Prior to my becoming a researcher I was a high school mathematics teacher for six years in high poverty, rural Colorado school districts. I did not have the benefit of a nearby university or a district support staff with access to recent or prominent research. My main link to information was a powerful one: the internet. However, it seemed that my searches for research about teaching methods, curriculum, education policy implementation, etc., all eventually led me to paywalls put up by publishers to “protect” their work, requesting fees I could not afford to pay. Now, as a researcher, I realize that the authors of education research -- much of it funded with federal dollars -- are asked to give their copyrights to publishers in exchange for so-called “widest possible dissemination” of that research. Researchers neither receive nor expect any pay or rewards for giving away their work, other than some scholarly esteem and the hope their research somehow reaches and benefits students and educators. While that publishing model might have made sense twenty years ago, it does not any more. Any claim of “widest possible dissemination” that currently does not include searchable, full-text publication on the public internet is false, at best, and fraudulent, at worst.

In response to the eight questions in the RFI, I encourage you to consider the arguments and recommendations made by Harvard University in their response ( Their expertise in these matters far exceeds mine. However, I do wish to make the following amendments to their responses for questions (2) and (7):

(2) What specific steps can be taken to protect the intellectual property interests of publishers, scientists, Federal agencies, and other stakeholders involved with the publication and dissemination of peer-reviewed scholarly publications resulting from federally funded scientific research? Conversely, are there policies that should not be adopted with respect to public access to peer-reviewed scholarly publications so as not to undermine any intellectual property rights of publishers, scientists, Federal agencies, and other stakeholders?

Harvard’s response refers to a need to divide and share rights between researchers and publishers. My recommendation beyond their statement is that any discussion of copyright include Creative Commons (, an organization dedicated to creating and defending content licenses that allow creators to reserve some, but not all, of their copyrights. Their expertise should be invaluable in any discussion about the sharing of intellectual property rights. The Harvard response includes a recommendation of a Creative Commons license at the end of their response to question 1. I also urge you to consider the expertise of SPARC (, the Scholarly Publishing & Academic Resources Coalition.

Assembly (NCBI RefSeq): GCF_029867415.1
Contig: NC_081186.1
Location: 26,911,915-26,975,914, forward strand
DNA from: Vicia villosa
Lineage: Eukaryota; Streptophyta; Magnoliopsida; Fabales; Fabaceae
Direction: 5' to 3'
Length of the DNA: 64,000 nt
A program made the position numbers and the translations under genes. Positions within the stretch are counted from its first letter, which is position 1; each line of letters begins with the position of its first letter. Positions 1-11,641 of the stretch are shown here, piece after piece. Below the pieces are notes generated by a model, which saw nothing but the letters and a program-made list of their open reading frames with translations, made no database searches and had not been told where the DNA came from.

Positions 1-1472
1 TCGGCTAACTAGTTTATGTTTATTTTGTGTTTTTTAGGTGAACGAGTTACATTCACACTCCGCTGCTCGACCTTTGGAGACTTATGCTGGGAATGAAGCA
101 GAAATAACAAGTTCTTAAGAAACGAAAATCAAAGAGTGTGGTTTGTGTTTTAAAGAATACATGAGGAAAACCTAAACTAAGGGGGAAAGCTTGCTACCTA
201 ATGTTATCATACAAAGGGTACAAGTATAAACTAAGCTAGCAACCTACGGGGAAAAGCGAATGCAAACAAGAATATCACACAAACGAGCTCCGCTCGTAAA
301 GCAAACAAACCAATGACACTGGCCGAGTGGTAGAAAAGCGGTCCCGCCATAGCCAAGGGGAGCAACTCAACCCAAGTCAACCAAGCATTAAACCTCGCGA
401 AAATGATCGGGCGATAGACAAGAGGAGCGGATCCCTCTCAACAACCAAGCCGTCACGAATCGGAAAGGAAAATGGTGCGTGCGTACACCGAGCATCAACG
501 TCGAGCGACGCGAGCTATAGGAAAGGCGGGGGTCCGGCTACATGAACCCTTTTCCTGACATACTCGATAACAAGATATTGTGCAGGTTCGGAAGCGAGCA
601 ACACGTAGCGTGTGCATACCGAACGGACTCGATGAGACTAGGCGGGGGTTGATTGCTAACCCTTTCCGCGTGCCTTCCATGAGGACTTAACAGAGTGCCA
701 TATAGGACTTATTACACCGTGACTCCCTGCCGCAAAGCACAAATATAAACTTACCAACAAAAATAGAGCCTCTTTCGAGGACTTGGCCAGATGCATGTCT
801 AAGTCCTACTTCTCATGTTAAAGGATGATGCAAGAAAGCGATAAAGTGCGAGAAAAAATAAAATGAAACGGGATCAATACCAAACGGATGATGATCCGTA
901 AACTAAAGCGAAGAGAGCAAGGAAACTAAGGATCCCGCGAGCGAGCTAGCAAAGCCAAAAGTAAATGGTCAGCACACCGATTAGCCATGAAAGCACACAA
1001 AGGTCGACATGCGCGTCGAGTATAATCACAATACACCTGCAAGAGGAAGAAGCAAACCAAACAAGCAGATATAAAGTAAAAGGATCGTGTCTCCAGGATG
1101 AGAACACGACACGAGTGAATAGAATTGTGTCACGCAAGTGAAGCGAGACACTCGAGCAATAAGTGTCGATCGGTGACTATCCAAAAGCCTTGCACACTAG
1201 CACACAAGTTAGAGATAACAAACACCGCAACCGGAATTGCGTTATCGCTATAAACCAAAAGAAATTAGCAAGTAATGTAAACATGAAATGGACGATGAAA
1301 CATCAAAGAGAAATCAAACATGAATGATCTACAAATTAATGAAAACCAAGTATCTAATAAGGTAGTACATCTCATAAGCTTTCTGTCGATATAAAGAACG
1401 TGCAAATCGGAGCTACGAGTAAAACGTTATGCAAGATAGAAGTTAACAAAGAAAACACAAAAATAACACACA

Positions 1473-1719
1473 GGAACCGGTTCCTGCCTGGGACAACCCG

(7) Besides scholarly journal articles, should other types of peer-reviewed publications resulting from federally funded research, such as book chapters and conference proceedings, be covered by these public access policies?

In Harvard’s response, they say they “could support mandatory public access” for non-journal works, but consider these to be “secondary issues” and are “not prepared to list all the types of content to which a federal public-access policy ought to apply.” I worry that this position is short-sighted and leaves too much room to abuse public access policies. Often the events that lead to research becoming a book chapter instead of a journal article are entirely matters of circumstance, and not a basis of quality or public importance. In fact, the entire distinction between article and chapter relates to a paper-based publishing economy, one that is increasingly irrelevant in a digital age. After all, if we were still limited to publishing on paper it is unlikely that this kind of public access policy discussion would even exist. If the spirit of these policies is to give the public access to research they have funded through federal tax dollars, there is no need to worry about “types of content” other than to say the research will consist of bytes and files traveling the internet. Furthermore, if the policy only requires “journal articles” to be published openly, what is to keep publishers from re-branding themselves as something other than a journal? By relabeling their products as books, magazines, or something entirely new, unwanted loopholes around public access are sure to emerge.